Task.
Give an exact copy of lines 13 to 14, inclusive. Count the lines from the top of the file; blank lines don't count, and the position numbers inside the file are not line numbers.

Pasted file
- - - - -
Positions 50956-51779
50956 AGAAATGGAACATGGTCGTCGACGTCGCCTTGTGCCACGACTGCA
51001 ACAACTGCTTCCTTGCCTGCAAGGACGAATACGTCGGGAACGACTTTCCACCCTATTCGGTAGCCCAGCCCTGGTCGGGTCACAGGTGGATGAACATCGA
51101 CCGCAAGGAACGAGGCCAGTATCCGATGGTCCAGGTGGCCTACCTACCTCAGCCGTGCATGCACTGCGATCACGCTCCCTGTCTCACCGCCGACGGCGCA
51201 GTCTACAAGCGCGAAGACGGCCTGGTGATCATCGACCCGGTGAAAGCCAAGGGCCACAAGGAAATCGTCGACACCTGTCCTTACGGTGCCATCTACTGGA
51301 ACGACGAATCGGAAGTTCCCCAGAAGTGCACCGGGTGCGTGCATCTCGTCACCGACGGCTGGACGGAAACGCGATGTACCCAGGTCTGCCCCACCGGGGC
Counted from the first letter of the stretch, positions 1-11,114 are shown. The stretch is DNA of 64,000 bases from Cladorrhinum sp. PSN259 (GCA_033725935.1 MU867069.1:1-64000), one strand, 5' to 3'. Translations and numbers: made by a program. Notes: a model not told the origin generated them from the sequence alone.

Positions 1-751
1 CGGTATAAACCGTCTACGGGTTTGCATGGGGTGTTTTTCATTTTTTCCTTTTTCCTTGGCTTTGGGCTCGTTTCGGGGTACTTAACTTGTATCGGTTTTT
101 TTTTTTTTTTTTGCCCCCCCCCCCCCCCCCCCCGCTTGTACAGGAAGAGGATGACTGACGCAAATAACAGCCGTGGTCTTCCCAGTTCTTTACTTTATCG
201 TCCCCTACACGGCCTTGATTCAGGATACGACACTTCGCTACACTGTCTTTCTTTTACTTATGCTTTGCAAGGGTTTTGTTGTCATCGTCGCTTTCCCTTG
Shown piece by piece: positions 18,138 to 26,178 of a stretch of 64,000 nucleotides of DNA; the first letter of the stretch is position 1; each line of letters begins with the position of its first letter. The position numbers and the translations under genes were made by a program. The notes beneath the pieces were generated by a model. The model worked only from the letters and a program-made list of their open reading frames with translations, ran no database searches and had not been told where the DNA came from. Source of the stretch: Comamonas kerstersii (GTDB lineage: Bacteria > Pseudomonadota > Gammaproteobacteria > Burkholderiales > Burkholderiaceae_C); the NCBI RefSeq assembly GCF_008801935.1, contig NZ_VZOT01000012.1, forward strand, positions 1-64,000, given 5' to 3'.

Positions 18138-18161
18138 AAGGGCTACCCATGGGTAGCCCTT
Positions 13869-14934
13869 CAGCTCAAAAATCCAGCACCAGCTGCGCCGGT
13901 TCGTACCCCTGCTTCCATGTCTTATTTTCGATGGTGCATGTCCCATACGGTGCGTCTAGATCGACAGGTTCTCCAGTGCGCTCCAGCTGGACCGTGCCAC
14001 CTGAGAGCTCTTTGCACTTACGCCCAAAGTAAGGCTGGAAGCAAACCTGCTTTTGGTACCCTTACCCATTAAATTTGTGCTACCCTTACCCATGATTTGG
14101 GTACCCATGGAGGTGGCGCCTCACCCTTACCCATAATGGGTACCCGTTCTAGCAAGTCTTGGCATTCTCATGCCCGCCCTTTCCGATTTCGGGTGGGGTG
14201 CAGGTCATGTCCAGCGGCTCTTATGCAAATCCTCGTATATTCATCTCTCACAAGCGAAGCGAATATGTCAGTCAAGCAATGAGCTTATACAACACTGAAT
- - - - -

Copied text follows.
Positions 18138-18161
18138 AAGGGCTACCCATGGGTAGCCCTT